CHISINAU, Moldova — In a Moldovan secondary school history textbook, seven pages are devoted to the crimes of communist leader Joseph Stalin — an entire chapter with numerous photos illustrating the horrors of the gulag.
The Holocaust, on the other hand, gets a page and a half in the chapter on World War II, right after the section entitled “The Liberation of Bessarabia,” which covers the occupation of Moldova by Romanian fascists. During that time, the dictatorship deported to concentration camps about 10 percent of the country’s population — including more than 110,000 Jews and approximately 25,000 Gypsies. Less than half returned.
But Holocaust education in Moldova is about to improve. Earlier this month, the country’s Ministry of Education signed an agreement of cooperation with the Jewish community, committing to teach the Holocaust “as the ultimate form of genocide.” The July 14 agreement also stipulates that the Ministry of Education will develop new training programs for educators to help them address this difficult subject in school.
“Taking into account the increase in cases of vandalism at Moldova’s Jewish cemeteries in recent years, we cannot underscore the importance of educating the young generation in the spirit of tolerance, mutual respect, fairness and social unity in order to prevent and fight anti-Semitism, xenophobia and extremism,” said Alexandr Bilinkis, the Jewish community’s president and signatory to the agreement.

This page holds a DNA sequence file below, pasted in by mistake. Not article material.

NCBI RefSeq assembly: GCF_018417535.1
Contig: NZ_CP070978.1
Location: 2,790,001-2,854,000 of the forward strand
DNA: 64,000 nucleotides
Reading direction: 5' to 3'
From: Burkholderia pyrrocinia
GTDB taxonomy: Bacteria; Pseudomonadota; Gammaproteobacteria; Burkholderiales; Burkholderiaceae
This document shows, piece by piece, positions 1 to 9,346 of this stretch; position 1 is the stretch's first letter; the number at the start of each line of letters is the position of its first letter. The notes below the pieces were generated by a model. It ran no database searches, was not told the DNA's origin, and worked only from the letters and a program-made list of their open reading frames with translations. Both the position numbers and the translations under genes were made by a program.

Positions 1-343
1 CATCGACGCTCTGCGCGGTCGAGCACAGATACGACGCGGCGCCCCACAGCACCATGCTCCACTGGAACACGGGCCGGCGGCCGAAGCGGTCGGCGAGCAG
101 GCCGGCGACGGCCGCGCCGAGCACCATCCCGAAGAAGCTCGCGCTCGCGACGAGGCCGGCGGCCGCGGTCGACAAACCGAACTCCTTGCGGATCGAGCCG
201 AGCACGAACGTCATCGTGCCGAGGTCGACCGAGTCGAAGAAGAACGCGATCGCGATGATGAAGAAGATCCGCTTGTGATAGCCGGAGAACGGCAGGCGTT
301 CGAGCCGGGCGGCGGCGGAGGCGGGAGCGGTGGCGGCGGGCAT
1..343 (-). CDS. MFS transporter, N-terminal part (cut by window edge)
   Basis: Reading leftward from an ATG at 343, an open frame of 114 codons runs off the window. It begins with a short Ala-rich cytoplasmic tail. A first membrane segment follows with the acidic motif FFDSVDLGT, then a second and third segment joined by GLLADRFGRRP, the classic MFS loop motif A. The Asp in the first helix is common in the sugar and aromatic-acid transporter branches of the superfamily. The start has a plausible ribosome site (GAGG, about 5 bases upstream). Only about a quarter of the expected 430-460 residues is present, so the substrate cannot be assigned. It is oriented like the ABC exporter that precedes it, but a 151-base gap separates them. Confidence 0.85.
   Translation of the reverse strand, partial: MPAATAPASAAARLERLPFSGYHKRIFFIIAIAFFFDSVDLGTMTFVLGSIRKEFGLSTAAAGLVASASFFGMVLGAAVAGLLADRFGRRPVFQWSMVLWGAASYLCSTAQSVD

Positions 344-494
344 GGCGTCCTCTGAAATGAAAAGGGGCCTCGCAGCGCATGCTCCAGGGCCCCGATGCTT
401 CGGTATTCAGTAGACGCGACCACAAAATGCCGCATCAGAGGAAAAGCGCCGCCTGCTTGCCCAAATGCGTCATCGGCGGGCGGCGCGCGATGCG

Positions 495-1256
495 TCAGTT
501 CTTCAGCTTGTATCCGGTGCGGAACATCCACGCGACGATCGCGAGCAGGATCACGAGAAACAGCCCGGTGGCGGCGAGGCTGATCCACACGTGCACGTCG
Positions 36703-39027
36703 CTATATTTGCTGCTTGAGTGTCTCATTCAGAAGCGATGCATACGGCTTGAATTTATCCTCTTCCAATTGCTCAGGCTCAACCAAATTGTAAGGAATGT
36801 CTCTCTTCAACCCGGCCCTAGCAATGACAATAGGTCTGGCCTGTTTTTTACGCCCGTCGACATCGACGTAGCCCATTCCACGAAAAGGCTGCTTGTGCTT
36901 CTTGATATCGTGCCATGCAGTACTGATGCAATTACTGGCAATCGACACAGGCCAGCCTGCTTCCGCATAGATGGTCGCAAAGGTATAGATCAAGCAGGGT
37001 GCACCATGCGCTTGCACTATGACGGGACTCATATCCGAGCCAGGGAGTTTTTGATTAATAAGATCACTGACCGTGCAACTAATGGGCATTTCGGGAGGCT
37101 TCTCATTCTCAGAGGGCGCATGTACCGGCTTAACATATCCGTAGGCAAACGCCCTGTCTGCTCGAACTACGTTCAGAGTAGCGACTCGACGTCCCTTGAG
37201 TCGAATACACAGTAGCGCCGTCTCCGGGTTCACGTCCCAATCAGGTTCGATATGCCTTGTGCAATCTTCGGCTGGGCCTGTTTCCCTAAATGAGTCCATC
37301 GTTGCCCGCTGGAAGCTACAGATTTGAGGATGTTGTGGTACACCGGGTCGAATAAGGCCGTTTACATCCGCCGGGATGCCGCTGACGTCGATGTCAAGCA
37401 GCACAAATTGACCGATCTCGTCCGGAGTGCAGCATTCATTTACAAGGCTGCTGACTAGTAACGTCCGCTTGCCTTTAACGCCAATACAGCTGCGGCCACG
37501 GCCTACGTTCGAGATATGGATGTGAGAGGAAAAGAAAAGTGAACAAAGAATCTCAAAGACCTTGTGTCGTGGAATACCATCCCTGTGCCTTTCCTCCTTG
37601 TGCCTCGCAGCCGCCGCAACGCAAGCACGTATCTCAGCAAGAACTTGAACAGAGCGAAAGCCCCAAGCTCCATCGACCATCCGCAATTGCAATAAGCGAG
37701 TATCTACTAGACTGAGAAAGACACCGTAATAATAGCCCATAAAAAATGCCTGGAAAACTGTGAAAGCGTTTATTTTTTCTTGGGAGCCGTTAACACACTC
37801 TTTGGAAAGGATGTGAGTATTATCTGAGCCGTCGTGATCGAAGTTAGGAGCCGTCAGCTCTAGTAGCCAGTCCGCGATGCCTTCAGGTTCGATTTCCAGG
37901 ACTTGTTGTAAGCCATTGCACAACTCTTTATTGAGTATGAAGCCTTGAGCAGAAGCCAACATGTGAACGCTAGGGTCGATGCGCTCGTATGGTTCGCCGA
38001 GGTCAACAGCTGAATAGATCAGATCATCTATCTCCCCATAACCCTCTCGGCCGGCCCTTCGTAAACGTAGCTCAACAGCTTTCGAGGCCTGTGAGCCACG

In addition to special training for history teachers, the Jewish community would like Moldovan schools to organize competitions for the best research papers on the Holocaust and to offer field trips to places connected to the Holocaust, said Elena Tsurcan, the manager at the Jewish Community of Moldova. The Jewish community would like all the schools in the country to observe International Holocaust Remembrance Day on January 27, a commemoration which was officially adopted by the Moldovan government in 2015.
“We really hope there will be research paper competitions that will allow students to study the Holocaust right here in Moldova, so that, for example, in Balti they could research more about what happened in the north of Moldova,” Tsurcan said. “Also we want more days dedicated to the Holocaust [in the curriculum], so that it’s not only on January 27.”
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